The endogenous neuronal complement inhibitor SRPX2 protects against complement-mediated synapse elimination during development


Complement-mediated synapse elimination has emerged as an important process in both brain development and neurological diseases, but whether neurons express complement inhibitors that protect synapses against complement-mediated synapse elimination remains unknown. Here, we show that the sushi domain protein SRPX2 is a neuronally expressed complement inhibitor that regulates complement-dependent synapse elimination. SRPX2 directly binds to C1q and blocks its activity, and SRPX2−/Y mice show increased C3 deposition and microglial synapse engulfment. They also show a transient decrease in synapse numbers and increase in retinogeniculate axon segregation in the lateral geniculate nucleus. In the somatosensory cortex, SRPX2−/Y mice show decreased thalamocortical synapse numbers and increased spine pruning. C3−/−;SRPX2−/Y double-knockout mice exhibit phenotypes associated with C3−/− mice rather than SRPX2−/Y mice, which indicates that C3 is necessary for the effect of SRPX2 on synapse elimination. Together, these results show that SRPX2 protects synapses against complement-mediated elimination in both the thalamus and the cortex.

Access options

Rent or Buy article

Get time limited or full article access on ReadCube.


All prices are NET prices.

Fig. 1: SRPX2 binds to C1q.
Fig. 2: SRPX2 is expressed by neurons and colocalizes with C1q.
Fig. 3: SRPX2 inhibits the classical complement pathway.
Fig. 4: SRPX2 knockout reduces the number of functional inputs to dLGN neurons.
Fig. 5: SRPX2 regulates complement-mediated RGC axon segregation in the dLGN.
Fig. 6: SRPX2 regulates complement-mediated microglial engulfment of synapses in the dLGN.
Fig. 7: SRPX2 inhibits complement activation in L4 of the SS cortex but not L2/3.
Fig. 8: SRPX2 regulates complement-mediated synapse elimination in the SS cortex.

Data availability

The data that support the findings of this study are available from the corresponding author upon request. Source data are provided with this paper.


  1. 1.

    Penzes, P., Cahill, M. E., Jones, K. A., VanLeeuwen, J.-E. & Woolfrey, K. M. Dendritic spine pathology in neuropsychiatric disorders. Nat. Neurosci. 14, 285–293 (2011).

    CAS  PubMed  PubMed Central  Google Scholar 

  2. 2.

    Stevens, B. et al. The classical complement cascade mediates CNS synapse elimination. Cell 131, 1164–1178 (2007).

    CAS  PubMed  Google Scholar 

  3. 3.

    Schafer, D. P. et al. Microglia sculpt postnatal neural circuits in an activity and complement-dependent manner. Neuron 74, 691–705 (2012).

    CAS  PubMed  PubMed Central  Google Scholar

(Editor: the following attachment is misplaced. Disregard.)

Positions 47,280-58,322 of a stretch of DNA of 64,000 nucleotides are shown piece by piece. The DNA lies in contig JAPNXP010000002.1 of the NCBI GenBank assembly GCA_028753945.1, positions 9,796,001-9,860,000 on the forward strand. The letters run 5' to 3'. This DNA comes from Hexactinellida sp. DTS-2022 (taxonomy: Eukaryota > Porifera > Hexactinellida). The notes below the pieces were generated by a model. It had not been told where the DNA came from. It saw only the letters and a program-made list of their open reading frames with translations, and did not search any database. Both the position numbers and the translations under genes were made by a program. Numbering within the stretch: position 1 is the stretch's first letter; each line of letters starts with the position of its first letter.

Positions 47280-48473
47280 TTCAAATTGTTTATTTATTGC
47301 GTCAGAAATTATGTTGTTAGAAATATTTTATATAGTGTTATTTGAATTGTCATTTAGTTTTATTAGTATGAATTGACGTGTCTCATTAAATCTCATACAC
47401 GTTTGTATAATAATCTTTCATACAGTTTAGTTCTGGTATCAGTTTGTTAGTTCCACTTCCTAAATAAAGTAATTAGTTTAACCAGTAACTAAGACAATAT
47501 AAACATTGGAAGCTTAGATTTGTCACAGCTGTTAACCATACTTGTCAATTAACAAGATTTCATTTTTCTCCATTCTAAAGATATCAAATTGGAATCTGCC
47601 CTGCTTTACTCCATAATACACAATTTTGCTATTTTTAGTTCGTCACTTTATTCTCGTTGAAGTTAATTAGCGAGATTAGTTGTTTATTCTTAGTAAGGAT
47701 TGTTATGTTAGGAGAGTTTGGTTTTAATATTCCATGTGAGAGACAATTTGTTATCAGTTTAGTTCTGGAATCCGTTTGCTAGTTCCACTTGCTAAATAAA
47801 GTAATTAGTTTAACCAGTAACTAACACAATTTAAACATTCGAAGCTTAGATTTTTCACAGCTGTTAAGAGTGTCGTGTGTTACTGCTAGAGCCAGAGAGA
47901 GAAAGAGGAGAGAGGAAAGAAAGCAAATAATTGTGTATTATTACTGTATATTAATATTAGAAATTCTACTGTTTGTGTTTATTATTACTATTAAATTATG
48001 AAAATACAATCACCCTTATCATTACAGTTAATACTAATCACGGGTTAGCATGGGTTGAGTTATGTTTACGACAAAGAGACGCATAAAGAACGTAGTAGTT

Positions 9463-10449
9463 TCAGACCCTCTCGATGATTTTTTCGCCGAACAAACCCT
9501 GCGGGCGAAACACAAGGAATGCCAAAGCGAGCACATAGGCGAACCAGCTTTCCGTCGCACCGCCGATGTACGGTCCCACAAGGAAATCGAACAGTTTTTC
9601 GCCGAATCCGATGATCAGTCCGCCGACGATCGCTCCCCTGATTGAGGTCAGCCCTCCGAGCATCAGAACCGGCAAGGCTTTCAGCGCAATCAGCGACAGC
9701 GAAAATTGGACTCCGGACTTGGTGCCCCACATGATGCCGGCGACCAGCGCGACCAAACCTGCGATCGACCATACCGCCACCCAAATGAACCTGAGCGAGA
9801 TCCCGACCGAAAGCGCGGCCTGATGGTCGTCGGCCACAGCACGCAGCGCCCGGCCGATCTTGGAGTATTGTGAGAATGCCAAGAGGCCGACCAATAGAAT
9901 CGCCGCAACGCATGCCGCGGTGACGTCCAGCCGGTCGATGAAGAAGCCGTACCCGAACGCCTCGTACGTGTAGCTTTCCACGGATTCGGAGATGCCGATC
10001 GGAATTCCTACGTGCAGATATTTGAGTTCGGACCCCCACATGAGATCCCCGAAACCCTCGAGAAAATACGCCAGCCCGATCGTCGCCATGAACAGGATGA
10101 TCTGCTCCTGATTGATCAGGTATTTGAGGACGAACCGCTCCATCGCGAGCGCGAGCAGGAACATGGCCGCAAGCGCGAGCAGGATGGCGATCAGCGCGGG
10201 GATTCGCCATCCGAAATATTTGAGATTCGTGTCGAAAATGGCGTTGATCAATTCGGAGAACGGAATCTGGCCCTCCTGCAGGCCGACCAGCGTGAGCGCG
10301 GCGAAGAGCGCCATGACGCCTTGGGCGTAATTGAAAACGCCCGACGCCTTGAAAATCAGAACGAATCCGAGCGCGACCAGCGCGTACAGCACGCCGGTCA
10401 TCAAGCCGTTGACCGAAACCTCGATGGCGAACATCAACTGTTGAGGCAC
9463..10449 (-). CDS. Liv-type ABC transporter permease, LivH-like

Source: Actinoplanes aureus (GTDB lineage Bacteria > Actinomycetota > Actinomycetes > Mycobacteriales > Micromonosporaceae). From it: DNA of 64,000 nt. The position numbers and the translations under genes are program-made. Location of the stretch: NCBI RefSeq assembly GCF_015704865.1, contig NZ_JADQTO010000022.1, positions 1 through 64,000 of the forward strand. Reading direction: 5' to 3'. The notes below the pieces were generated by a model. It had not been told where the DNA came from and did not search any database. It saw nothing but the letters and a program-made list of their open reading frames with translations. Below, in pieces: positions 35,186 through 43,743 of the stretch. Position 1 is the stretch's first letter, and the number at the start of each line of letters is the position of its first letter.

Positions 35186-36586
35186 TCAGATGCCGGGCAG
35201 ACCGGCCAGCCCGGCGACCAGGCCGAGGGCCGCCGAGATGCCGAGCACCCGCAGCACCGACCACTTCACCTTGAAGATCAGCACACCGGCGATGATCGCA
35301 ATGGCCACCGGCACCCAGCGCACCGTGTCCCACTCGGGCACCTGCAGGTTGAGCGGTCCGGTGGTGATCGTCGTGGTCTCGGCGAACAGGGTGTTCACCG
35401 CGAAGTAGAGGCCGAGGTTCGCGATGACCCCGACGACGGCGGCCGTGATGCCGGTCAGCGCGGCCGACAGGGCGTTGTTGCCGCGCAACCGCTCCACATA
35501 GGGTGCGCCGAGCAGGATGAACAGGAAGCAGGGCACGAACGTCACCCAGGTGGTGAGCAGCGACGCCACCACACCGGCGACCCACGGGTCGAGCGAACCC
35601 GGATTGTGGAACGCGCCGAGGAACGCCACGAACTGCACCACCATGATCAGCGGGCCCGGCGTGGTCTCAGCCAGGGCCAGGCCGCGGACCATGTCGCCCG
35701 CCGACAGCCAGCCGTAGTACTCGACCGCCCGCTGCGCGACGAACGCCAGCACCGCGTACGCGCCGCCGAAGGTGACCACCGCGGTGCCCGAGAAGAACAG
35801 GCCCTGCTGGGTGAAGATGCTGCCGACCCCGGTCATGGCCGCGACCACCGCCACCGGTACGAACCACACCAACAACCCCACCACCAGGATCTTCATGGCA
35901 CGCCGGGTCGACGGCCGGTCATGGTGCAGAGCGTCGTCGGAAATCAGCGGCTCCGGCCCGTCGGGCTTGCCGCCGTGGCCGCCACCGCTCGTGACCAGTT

4. 4.

    Chu, Y. et al. Enhanced synaptic connectivity and epilepsy in C1q knockout mice. Proc. Natl Acad. Sci. USA 107, 7975–7980 (2010).

    CAS  PubMed  Google Scholar 

  5. 5.

    Hong, S. et al. Complement and microglia mediate early synapse loss in Alzheimer mouse models. Science 352, 712–716 (2016).

    CAS  PubMed  PubMed Central  Google Scholar 

  6. 6.

    Shi, Q. et al. Complement C3 deficiency protects against neurodegeneration in aged plaque-rich APP/PS1 mice. Sci. Transl Med. 9, eaaf6295 (2017).

    PubMed  PubMed Central  Google Scholar 

  7. 7.

    Lui, H. et al. Progranulin deficiency promotes circuit-specific synaptic pruning by microglia via complement activation. Cell 165, 921–935 (2016).

    CAS  PubMed  PubMed Central  Google Scholar 

  8. 8.

    Simonetti, M. et al. Nuclear Calcium Signaling in Spinal Neurons Drives a Genomic Program Required for Persistent Inflammatory Pain. Neuron 77, 43–57 (2013).

    CAS  PubMed  PubMed Central  Google Scholar 

  9. 9.

    Vasek, M. J. et al. A complement–microglial axis drives synapse loss during virus-induced memory impairment. Nature 534, 538–543 (2016).

    CAS  PubMed  PubMed Central  Google Scholar 

  10. 10.

    Sekar, A. et al. Schizophrenia risk from complex variation of complement component 4. Nature 530, 177–183 (2016).

    CAS  PubMed  PubMed Central  Google Scholar 

  11. 11.

    Ricklin, D., Hajishengallis, G., Yang, K. & Lambris, J. D. Complement—a key system for immune surveillance and homeostasis. Nat. Immunol. 11, 785–797 (2010).

    CAS  PubMed  PubMed Central  Google Scholar 

  12. 12.

    Sia, G. M., Clem, R. L. & Huganir, R. L. The human language-associated gene SRPX2 regulates synapse formation and vocalization in mice. Science 342, 987–991 (2013).

    CAS  PubMed  PubMed Central  Google Scholar 

  13. 13.

    Chen, X. S. et al. Next-generation DNA sequencing identifies novel gene variants and pathways involved in specific language impairment. Sci. Rep. 7, 46105 (2017).

    PubMed  PubMed Central  Google Scholar 

  14. 14.

    Roll, P. et al. SRPX2 mutations in disorders of language cortex and cognition. Hum. Mol. Genet. 15, 1195–1207 (2006).

    CAS  PubMed  Google Scholar 

  15. 15.